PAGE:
Shop prices fall by lowest rate in almost four years as rising costs add up
SHOP PRICES have fallen at their shallowest rate for over three and a half years, with the weak sterling and rising costs taking its toll at the till.
Overall shop prices in June were down 0.3 per cent year-on-year, the shallowest deflation rate since November 2013, according to the latest British Retail Consortium-Nielsen Shop Price Index.
Meanwhile food prices increased on average by 1.4 per cent in June, a similar pace to May's rise and the highest since January 2014.
Fresh food prices appear to be on an upward trajectory, recording a 1.4 per cent increase in June, 0.2 percentage points higher than in May and the highest increase since February 2014.
Aodhán Connolly, director of the Northern Ireland Retail Consortium said the figures suggested the sustained period of falling prices was coming to a four-year end.
"Retailers are battling to keep prices down, but with global food commodity prices up, the exchange rate down, and public policy costs mushrooming, retailers in some categories are now regrettably being forced to pass some of this onto customers.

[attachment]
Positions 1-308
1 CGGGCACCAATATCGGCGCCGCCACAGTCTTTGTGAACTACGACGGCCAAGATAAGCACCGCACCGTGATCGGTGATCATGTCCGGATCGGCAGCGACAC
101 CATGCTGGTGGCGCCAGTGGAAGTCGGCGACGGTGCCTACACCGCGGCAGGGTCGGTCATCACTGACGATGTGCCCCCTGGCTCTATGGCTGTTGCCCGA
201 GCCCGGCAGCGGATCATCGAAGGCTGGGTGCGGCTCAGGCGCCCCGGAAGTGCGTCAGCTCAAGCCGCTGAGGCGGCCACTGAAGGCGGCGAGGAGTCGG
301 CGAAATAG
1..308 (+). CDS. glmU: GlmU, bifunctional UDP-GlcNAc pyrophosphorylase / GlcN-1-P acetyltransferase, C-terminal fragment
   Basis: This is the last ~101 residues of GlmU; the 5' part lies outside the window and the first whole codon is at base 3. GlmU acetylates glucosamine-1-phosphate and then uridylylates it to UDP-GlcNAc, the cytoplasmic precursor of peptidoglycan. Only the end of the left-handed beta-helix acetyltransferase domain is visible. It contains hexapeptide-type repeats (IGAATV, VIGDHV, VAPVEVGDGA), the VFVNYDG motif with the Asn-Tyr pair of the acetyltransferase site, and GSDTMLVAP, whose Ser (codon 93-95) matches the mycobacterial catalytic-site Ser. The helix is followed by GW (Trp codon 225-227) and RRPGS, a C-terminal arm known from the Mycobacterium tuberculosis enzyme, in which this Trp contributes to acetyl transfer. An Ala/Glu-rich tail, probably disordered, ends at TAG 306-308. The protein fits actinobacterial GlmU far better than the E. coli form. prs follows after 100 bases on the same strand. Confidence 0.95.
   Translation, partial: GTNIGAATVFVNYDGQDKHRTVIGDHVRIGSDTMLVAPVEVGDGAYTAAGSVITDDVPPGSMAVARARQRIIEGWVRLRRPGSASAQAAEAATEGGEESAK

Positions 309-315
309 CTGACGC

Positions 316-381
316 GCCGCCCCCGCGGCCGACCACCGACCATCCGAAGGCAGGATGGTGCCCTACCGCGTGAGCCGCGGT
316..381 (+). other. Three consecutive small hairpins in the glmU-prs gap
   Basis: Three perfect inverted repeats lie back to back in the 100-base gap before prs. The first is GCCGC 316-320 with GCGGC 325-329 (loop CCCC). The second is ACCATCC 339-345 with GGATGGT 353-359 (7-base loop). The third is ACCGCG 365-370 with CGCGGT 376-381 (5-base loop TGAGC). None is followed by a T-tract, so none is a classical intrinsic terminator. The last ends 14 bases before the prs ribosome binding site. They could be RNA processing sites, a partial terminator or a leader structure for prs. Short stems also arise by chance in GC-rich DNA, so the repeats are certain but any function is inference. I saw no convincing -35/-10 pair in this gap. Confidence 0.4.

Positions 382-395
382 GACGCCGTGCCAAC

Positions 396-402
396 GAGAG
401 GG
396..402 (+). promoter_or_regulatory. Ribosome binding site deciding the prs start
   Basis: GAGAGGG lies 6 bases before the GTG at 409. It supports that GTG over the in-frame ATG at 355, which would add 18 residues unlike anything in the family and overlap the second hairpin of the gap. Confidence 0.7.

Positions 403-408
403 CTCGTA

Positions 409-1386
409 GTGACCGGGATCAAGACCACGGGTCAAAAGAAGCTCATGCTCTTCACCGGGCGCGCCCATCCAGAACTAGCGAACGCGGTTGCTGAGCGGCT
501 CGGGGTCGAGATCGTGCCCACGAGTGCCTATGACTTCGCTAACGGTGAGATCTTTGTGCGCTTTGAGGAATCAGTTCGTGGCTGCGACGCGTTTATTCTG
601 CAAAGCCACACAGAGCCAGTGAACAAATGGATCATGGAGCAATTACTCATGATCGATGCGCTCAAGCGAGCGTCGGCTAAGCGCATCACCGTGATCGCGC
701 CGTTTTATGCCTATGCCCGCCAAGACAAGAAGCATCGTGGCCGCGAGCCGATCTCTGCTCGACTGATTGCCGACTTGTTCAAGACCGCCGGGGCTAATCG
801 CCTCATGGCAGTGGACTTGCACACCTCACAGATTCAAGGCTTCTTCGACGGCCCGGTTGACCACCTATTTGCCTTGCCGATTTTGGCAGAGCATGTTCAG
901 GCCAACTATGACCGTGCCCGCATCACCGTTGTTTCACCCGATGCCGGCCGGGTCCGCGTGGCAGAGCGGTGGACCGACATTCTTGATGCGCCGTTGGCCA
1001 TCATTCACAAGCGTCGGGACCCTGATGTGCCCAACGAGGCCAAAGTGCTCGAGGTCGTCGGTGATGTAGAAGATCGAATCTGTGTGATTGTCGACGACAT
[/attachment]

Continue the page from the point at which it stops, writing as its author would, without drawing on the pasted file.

??“Consumer demand has often proven a reliable source of economic growth but this will be tested in the period ahead, as Northern Ireland finds itself buffeted by rising overall inflation, Brexit uncertainty, and with statutory rises in employee pension contributions in the pipeline."
“The UK government can help retailers keep down shop prices by securing a lasting tariff-free trade deal with the EU. But we need a Northern Ireland Executive now. We need a devolved government to keep down the cost of living and to change the inequitable burden of business rates on the retail industry. With retail being 12 per cent of our economy and with one in eight people working in retail across Northern Ireland, MLAs have a direct stake in improving consumer sentiment and sustaining a flourishing retail industry," he added.